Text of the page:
Peer-Reviewed Journal Details
Mandatory Fields
de Castro TR;Wekesa VW;Moral Rde A;Demétrio CG;Delalibera I;Klingen I;
Journal of Invertebrate Pathology
The effects of photoperiod and light intensity on the sporulation of Brazilian and Norwegian isolates of Neozygites floridana.
Optional Fields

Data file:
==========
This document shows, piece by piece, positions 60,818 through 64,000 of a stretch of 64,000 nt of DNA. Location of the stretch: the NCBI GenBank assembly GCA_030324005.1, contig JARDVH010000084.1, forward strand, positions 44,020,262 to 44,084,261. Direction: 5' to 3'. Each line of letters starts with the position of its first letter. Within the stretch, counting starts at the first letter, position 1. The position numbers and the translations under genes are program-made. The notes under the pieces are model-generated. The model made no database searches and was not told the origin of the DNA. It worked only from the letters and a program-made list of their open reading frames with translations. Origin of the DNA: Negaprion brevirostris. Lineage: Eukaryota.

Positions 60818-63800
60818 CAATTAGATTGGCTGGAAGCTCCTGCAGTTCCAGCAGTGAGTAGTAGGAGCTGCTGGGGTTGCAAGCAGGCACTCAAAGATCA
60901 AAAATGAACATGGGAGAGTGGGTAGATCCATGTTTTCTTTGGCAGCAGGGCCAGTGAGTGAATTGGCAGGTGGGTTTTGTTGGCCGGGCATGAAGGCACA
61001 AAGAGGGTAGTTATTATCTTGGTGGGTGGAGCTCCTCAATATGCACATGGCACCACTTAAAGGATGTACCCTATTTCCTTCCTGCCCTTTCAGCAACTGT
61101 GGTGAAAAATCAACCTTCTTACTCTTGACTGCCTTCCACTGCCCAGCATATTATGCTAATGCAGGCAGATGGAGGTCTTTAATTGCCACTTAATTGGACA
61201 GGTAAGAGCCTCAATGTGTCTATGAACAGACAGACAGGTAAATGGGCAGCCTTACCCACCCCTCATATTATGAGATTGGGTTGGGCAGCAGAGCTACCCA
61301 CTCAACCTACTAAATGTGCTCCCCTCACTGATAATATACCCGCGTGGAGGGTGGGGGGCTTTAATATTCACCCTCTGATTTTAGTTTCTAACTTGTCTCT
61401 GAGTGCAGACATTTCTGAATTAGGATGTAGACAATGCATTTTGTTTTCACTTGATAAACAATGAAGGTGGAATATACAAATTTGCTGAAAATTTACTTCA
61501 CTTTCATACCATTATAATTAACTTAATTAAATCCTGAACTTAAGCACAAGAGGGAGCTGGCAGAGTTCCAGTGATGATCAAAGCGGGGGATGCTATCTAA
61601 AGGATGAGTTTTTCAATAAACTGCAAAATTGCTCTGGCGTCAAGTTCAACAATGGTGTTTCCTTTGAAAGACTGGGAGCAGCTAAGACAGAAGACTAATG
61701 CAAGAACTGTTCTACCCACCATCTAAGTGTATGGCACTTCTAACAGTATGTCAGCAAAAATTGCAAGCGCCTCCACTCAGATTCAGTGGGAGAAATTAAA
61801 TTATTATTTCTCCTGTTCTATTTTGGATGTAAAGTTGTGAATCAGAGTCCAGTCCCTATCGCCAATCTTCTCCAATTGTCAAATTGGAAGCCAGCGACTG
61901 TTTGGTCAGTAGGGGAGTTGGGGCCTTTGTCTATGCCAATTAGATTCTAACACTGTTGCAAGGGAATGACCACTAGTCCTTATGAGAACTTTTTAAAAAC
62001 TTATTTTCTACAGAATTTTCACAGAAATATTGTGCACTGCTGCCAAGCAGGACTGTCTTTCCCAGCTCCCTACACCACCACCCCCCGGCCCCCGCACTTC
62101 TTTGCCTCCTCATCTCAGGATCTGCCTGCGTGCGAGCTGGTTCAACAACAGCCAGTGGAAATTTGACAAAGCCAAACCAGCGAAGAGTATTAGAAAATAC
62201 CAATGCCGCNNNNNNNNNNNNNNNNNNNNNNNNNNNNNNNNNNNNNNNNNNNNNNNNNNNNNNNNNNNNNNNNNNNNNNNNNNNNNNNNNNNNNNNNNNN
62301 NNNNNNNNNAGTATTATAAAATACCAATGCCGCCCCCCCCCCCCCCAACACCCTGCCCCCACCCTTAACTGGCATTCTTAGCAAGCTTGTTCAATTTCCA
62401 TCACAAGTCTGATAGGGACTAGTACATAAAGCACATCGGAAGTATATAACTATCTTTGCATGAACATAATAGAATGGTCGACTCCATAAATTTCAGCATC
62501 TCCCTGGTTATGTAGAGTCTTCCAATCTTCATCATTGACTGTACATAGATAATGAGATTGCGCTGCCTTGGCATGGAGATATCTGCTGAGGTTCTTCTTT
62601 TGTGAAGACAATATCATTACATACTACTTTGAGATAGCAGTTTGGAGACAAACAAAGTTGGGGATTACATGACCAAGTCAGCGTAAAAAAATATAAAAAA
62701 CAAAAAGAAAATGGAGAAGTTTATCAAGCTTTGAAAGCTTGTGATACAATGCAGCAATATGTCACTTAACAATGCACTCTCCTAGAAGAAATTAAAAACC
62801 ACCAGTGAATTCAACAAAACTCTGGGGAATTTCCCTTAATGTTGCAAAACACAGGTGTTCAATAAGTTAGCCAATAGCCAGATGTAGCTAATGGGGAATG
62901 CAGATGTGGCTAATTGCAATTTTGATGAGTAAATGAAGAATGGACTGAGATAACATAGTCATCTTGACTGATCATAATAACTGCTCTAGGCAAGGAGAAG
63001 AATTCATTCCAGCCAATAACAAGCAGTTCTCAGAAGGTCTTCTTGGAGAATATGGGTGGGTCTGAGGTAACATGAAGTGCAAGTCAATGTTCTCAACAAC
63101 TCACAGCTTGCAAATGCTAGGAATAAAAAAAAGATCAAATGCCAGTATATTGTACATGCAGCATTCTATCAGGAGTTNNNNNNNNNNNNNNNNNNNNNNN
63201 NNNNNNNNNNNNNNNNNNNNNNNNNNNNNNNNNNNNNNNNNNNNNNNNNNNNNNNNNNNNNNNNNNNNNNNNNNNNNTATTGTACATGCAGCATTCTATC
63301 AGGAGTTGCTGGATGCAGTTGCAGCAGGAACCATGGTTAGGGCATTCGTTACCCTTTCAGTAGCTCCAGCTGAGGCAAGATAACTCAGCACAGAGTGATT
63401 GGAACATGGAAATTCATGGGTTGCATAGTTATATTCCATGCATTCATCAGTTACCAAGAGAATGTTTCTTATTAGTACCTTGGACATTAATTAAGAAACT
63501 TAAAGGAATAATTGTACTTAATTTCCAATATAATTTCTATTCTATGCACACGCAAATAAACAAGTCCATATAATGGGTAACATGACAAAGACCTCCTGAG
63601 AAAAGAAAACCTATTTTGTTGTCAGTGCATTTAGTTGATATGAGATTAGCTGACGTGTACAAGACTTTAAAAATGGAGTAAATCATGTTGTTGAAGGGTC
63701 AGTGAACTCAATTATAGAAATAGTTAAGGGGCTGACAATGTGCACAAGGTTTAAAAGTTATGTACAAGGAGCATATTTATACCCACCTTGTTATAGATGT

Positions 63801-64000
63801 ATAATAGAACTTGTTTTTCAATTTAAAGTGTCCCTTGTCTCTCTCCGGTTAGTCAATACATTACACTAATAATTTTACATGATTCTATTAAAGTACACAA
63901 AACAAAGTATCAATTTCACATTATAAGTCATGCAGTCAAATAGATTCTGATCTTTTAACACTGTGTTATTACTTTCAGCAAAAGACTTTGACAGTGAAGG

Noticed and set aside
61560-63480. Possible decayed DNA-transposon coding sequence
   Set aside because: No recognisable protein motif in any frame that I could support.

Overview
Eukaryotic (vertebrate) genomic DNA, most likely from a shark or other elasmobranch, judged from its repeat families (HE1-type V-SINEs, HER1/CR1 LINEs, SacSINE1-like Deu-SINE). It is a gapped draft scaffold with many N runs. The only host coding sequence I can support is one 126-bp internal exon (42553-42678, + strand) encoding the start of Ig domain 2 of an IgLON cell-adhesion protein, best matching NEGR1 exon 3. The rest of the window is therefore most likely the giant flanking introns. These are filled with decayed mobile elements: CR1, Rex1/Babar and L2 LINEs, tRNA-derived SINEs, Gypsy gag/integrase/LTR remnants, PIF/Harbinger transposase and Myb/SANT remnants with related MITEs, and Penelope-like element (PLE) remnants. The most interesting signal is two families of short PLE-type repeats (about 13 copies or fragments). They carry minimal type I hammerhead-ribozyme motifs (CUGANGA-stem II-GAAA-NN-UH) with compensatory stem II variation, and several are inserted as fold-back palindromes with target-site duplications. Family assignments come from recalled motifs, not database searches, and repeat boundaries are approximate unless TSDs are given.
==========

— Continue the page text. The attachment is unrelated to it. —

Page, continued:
The objective of this study was to determine the effects of light intensity and duration (photoperiod) on the sporulation (discharge of primary conidia) and conidia germination (from non-infective primary conidia to infective capilliconidia) of Neozygites floridana isolates from Tetranychus urticae originating from Norway and Brazil. Two light intensities (40 and 208 μmolm(-2)s(-1)), three photoperiods (24 h of continuous light (24 h D), 12 h of darkness followed by 12 h of light (12 h D: 12 h L) and 24 h of continuous darkness (24 h D)) and two temperatures (18°C and 23°C) were tested. The fungus produced similar amounts of primary conidia and capilliconidia at 12 h D:12 h and 24 h D, indicating that the fungus discharges almost all of its conidia during the first 12 h of darkness. Light had less of an effect on the production of primary conidia than on capilliconidia formation. At 24 h L, capilliconidia formation was significantly lower for all tested light intensities, temperatures and isolates compared to 12 h D:12 h L and 24 h D. At both light intensities, 24 h L resulted in a significantly lower capilliconidia formation for the Norwegian isolate compared to the Brazilian isolate. Our data suggest that, even though 24 h L reduced sporulation, some capilliconidia formation may occur at the low light intensities found on the underside of strawberry leaves during parts of the day as well as the top of a non-shaded strawberry leaf during the dim evening and morning hours in the tropics and during the dim, long summer days in temperate regions.
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